reported. On the other hand, an early use of chlorpromazine was to facilitate the lowering of
body temperature prior to cardiac surgery because of decrease in body temperature due to
cold setting.

Endocrine systems.
Dopamine released by the hypothalamus passes through the hypothalamicoadenohypophyseal
portal system to the pituitary where it functions to inhibit the release of prolactiv. The
antidopaminergic effects of neuroleptics trhus account for the increasse in serum prolactin
that is consistently seen in patients treated with these drugs.Neurolpetic-induced
hyperprolactinemia is sometimes associated with galactorrhea, menstrual changes, and
A number of other adverse effects of antipsychotic drugs may have an endocrine component.
These include sexual dysfunction and undesired weight gain.

Peripheral antimuscarinic action is ofter associated with one or more signs of an atropin-
like syndrome. Thus, blurred vision, exacerbation of narrow angle glaucoma, dry mouth,
sinus tachycardia, constipation, urinary retention. and decreased sweating may occur.
Liver dysfunction, usually in the form of cholestatic jaundice, was associated with
chlorpromazine use. The condition is usually reversible on discontinuation of neuroleptic use.
If treatment is to continue, the agent from another chemical class should be chosen. Periodic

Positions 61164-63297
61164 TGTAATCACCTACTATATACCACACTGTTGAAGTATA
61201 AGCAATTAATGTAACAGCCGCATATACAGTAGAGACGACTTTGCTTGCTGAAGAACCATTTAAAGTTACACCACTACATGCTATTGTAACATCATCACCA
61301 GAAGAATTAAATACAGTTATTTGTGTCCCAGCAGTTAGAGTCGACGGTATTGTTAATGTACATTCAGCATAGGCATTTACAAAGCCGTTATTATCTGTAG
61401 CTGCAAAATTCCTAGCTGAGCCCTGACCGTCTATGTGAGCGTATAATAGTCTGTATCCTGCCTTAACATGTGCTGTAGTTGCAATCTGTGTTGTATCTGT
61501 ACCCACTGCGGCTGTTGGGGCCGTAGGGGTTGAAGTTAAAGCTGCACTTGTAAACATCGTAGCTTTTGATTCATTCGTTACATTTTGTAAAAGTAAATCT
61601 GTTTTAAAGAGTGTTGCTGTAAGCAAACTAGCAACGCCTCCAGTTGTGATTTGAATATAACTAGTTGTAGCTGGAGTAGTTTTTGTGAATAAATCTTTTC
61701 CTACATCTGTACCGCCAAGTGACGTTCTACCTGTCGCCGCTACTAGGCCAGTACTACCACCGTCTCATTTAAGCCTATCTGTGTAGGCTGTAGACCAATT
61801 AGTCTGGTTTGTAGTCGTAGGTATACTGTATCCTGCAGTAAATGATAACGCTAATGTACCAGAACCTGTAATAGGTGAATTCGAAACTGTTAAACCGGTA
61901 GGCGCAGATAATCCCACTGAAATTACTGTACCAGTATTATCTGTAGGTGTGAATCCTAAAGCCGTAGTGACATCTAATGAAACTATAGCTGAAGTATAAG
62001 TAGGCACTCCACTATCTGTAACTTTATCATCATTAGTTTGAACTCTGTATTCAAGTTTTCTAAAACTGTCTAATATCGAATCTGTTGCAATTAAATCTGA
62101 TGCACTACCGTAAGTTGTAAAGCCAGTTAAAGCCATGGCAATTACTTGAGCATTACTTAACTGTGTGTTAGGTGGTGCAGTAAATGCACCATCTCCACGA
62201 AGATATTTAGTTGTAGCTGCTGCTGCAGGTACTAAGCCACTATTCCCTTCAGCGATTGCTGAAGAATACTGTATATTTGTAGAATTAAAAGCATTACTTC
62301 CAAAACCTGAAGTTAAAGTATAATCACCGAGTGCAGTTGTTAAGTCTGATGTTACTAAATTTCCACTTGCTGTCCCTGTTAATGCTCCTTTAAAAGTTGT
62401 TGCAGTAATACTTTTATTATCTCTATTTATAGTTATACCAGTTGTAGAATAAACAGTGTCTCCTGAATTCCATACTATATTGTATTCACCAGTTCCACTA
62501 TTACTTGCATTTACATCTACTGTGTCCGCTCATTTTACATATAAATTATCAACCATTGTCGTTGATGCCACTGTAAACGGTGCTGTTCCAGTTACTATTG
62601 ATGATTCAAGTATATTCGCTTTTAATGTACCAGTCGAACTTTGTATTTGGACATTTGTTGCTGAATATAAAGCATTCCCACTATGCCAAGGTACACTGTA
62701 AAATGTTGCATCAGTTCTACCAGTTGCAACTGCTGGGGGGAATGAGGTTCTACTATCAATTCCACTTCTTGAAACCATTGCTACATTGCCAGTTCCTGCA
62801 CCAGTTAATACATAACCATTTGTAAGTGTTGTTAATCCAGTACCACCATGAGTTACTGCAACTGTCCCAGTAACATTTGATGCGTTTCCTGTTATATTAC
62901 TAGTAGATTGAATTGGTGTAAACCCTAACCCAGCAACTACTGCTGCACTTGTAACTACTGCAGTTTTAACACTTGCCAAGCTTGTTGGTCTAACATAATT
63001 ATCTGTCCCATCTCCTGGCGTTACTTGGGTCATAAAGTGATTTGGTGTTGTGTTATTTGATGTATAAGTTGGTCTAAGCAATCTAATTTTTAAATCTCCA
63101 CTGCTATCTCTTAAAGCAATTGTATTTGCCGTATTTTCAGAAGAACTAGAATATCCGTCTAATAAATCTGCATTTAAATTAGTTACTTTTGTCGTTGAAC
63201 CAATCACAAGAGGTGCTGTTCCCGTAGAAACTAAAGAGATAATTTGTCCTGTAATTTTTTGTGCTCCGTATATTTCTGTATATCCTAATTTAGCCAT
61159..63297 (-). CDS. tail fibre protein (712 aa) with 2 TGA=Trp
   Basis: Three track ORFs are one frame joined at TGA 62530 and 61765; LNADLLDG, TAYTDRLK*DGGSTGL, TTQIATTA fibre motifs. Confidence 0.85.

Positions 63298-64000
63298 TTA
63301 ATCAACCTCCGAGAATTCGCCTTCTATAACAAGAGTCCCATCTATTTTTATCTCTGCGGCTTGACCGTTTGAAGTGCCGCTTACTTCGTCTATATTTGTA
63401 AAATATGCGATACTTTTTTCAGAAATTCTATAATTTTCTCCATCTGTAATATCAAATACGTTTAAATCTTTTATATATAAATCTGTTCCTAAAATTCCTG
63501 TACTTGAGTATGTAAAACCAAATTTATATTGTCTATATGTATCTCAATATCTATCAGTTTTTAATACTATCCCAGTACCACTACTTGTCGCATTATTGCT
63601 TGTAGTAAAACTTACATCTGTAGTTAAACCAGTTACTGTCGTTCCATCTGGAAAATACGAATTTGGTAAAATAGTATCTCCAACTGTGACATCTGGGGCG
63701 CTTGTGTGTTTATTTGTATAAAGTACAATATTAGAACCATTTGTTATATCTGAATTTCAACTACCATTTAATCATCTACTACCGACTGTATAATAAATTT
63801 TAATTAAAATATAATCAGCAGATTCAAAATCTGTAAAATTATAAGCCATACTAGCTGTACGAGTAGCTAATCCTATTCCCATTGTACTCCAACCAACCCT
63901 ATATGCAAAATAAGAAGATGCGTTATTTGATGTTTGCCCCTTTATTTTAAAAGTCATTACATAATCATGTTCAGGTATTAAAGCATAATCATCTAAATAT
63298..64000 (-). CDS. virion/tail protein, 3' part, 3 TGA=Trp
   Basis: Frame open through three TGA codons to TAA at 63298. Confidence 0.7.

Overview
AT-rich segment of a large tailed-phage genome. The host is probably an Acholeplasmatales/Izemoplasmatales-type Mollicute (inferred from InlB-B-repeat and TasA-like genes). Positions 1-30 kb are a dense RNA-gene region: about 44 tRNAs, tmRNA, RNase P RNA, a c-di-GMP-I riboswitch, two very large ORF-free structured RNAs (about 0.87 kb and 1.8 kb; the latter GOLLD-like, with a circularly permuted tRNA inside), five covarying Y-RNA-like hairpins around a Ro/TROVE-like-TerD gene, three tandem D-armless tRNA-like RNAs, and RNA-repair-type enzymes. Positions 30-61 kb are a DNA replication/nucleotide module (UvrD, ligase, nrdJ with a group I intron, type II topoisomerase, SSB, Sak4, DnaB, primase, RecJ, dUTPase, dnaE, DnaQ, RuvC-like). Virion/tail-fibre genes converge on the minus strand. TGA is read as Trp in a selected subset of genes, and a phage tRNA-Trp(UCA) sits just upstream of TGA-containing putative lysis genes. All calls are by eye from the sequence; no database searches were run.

liver function tests are indicated in patients chronically treated with phenothiazines.

Hematological disorders
Blood dyscrasias, including agranulocytosis, leukopenia, thrombocytopenic purpura are rare.
However, because of the possibly fatal outcome of these disorders .patients and their families
should be warned to report sore throat or other signs of infection.

Dermatological effects
With long-term treatment , ususual sensitivity to the sun and discoloration of the skin may
occur. A possibly related condition is deposition of fine particulate matter in the lens and
cornea of the eye. Ocular changes have most often been associated with long term, high-dose
therapy with thioridazine. Under these circumstances, regular examinations of the eye are

It is generally assumed that some measures of tolerance develops to the sedative and
hypotensive effects of neuroleptics. Physical dependence on antipsychotic drugs is seldom
reported. However, a withdrawal syndrome including vomiting and movement disorders has